Steve Morris

Is Christianity about to end in the place it began?

Christians in the Middle East are threatened as never before — partly owing to recent American involvement, says Janine di Giovanni

Part of the 4th-century Syriac Catholic monastery of Mar Behnam in Nineveh after it was vandalised by Isis. [Getty Images]

Janine di Giovanni’s book begins in a Paris apartment during the first lockdown. She’s at a friend’s home, which she leaves for the odd shopping trip wearing a homemade mask and rubber kitchen gloves. Covid has made her anxious and she worries that we may lose things about our way of life forever. They need to be written down so we don’t forget. As she thinks about how her faith has comforted her during the pandemic she decides to tell the story of Christians in the Middle East who have experienced troubles of a different kind. She feels that Christianity is vanishing there, and if we don’t make a record of it, it will be lost.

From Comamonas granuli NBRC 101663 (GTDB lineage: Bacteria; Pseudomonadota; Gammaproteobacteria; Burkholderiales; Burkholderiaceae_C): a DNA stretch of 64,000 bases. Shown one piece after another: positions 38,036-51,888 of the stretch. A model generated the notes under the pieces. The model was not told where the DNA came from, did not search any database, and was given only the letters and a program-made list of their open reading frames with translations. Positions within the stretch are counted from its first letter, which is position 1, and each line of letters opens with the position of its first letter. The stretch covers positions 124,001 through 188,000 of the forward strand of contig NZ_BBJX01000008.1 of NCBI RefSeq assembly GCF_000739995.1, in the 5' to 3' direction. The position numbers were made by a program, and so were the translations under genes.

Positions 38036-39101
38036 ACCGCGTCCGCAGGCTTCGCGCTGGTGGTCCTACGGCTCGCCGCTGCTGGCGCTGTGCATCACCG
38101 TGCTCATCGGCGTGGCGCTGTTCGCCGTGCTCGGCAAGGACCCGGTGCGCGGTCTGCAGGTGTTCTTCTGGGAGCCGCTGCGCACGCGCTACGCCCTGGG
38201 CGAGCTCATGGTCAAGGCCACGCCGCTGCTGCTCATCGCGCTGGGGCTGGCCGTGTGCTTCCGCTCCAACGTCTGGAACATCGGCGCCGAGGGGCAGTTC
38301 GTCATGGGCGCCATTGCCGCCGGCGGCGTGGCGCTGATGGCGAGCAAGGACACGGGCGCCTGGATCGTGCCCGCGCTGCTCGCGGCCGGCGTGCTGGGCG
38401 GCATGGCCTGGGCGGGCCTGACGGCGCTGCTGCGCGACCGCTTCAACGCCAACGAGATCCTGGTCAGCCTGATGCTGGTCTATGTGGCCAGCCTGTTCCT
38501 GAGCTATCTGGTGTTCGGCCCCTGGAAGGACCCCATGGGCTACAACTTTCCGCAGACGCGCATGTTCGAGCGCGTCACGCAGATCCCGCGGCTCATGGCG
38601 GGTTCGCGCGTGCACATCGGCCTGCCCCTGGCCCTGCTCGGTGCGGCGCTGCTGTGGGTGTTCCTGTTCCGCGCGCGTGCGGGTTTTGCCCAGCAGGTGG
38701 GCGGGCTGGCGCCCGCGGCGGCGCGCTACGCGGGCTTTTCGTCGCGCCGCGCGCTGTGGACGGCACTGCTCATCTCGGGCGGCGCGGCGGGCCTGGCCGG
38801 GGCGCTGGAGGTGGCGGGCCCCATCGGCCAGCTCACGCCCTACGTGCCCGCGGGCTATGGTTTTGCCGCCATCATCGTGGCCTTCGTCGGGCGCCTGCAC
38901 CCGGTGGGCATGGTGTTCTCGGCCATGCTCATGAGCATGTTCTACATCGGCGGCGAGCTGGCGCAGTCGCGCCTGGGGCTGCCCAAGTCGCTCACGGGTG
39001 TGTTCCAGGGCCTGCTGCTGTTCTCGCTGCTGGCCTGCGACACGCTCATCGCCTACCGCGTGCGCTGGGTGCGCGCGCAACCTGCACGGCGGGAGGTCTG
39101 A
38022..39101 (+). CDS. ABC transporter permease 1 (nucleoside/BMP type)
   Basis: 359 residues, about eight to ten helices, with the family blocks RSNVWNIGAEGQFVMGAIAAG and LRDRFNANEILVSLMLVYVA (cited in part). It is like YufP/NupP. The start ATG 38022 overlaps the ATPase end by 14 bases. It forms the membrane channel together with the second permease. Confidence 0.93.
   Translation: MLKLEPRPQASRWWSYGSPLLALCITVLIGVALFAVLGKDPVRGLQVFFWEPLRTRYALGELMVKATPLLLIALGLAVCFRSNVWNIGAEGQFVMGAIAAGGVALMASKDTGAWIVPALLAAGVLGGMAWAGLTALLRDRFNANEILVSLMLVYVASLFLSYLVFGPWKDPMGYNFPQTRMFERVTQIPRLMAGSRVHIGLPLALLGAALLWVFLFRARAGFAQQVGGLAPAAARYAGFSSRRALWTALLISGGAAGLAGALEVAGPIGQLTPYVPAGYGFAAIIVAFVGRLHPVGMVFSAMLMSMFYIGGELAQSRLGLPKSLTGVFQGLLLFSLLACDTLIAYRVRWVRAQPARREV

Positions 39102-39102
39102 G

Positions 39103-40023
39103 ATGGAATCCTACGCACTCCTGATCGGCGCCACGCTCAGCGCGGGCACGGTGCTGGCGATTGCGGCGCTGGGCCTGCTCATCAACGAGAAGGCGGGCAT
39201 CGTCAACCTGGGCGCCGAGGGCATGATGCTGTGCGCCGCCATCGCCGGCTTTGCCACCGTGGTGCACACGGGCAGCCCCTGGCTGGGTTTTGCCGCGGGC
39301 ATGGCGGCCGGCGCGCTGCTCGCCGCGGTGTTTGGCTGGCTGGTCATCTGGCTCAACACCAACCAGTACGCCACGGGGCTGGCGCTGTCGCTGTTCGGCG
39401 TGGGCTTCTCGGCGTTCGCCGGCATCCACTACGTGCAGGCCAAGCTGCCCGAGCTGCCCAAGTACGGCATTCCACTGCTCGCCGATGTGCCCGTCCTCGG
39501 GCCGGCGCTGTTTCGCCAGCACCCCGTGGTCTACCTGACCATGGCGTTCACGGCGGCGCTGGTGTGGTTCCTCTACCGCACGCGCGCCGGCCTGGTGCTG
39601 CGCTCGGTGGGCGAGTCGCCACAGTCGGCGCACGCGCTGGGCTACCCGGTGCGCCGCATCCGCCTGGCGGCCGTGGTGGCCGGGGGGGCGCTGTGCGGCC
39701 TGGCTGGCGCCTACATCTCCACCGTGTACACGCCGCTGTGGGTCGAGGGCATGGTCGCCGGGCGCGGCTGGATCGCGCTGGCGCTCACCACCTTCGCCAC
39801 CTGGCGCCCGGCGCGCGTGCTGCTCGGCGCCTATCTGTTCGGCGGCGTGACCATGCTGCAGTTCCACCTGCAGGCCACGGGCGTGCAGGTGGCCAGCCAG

It is springtime in Paris; the trees ‘blossom and the buds scatter on the sidewalks like stars’; but elsewhere the world isn’t so peaceful. Di Giovanni is a journalist who specialises in war zones, so she knows the score; and she keeps being drawn back to what’s happening in Iraq.

When the Americans deposed Saddam, they removed the protection the Christian minority had enjoyed

She describes her first trip there in 2002 when she toured the country with her trusty driver, Munzer, and her translator, Reem. The American invasion was imminent and Saddam Hussein’s administration was nearing its end. Everyone knew, it seemed, that the arrival of the Americans would do more harm than good, and that minorities would be at great risk in the aftermath.

At the time, things were bad, but reasonably stable. Age-old communities, some speaking Aramaic, the language of Jesus, lived in relative peace and security. These are the lands of the biblical prophets and the stories of the Old Testament, and much of what was, was still there. It was this connection to ritual, shared history and storytelling that gave the Middle East what was most precious — a diversity of peoples.

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